Rising airfares and travel costs are prompting legal professionals involved in dispute resolutions to return to video conferencing.
That’s according to a National Law Review article, which has highlighted how virtual proceedings are coming back after being used during the pandemic. International arbitration centers and courts became comfortable with the virtual format during lockdowns, with protocols developed and vetted, the article said.
“Virtual hearings save money (and they’re here to stay,)” argues IMS Consulting & Expert Services, in its opinion piece titled “Global Dispute Resolution: The Future of Virtual Legal Proceedings Is Shaped by Soaring Travel Costs.”
“International travel is expensive, and the virtual option means that it is no longer necessary to count travel as a ‘cost of doing business’ when pursuing an international dispute,” it said.
It’s a compelling cost saver for all parties, it argues — and the consultancy says it’s run the numbers.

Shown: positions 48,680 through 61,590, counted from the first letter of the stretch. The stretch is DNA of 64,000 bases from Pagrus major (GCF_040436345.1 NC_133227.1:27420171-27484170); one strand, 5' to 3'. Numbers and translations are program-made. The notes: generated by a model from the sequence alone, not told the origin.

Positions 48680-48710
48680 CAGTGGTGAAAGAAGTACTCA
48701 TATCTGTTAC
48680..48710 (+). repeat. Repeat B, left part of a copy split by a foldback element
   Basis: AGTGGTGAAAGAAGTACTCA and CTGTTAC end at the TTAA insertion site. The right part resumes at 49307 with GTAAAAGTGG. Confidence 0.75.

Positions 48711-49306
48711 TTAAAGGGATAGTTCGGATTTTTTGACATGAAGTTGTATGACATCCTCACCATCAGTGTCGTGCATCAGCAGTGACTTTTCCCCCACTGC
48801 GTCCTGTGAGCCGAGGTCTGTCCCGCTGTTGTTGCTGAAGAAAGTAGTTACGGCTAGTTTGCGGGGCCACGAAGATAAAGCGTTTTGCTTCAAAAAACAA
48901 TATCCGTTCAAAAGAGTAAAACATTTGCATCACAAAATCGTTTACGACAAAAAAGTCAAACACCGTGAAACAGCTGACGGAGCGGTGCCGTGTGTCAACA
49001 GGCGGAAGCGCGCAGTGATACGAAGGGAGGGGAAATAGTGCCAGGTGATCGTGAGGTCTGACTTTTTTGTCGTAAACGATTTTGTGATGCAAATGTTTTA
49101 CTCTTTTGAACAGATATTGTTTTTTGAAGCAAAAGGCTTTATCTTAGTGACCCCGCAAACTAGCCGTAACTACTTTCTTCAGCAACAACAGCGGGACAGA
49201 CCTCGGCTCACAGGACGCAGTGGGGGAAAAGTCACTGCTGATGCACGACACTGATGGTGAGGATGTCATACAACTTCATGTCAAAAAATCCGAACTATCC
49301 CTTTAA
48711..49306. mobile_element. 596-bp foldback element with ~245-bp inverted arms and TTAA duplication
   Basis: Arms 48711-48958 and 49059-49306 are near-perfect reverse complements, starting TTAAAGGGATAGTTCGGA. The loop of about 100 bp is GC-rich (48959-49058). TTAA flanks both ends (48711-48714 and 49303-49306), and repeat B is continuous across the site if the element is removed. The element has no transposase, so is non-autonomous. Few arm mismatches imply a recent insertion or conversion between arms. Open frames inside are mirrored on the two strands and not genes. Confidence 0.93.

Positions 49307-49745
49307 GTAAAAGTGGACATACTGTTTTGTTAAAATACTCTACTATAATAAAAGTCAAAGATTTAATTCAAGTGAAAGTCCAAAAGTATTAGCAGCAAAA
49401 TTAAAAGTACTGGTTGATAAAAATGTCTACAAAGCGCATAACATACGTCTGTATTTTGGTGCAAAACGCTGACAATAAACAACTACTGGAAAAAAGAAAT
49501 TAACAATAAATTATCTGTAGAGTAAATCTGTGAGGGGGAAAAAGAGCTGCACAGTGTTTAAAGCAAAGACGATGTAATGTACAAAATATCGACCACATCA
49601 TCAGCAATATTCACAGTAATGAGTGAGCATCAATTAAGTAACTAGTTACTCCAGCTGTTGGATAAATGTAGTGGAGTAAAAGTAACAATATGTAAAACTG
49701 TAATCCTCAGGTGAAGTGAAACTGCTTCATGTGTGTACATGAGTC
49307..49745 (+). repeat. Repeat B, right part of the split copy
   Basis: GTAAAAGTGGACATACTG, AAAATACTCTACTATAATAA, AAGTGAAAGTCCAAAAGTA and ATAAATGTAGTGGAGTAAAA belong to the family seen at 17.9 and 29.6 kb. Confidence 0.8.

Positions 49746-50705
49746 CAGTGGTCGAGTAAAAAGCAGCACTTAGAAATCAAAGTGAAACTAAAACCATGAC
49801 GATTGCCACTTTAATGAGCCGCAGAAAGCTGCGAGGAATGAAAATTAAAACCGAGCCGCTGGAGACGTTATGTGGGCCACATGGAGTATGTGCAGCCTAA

International Business Travel Expenses & Travel Time to London for One Legal Proceeding
|Traveler||Number||Origin City||Airfare||Travel Time||Hotel||Food||Ground||Total|
|Trial Consultant||1||New York||$2,325||$2,400||$2,200||$750||$400||$8,075|
|Trial Presenter||1||Los Angeles||$3,944||$3,300||$2,200||$750||$400||$10,594|
Source: National Law Review
It’s compared costs for in-person attendance, with the example of a business travel cost profile for an international arbitration hearing taking place in London and involving three U.S. attorneys, two Paris attorneys, two local witnesses, and three litigation support personnel.
The average business trip to London is 5.8 days, during which these travelers will require accommodations for 5 nights, food for 6 days, and ground transportation for 6 days.
“The cost of travel time can be as much or more than the cost of flights to attend an international arbitration or other legal hearing,” the articles states. “Spending many hours traveling to and returning from the various steps of an international proceeding is not only an expense for a client, but productivity is also lost for the legal professionals involved.”
How many other industries will be considering similar number-crunching exercises?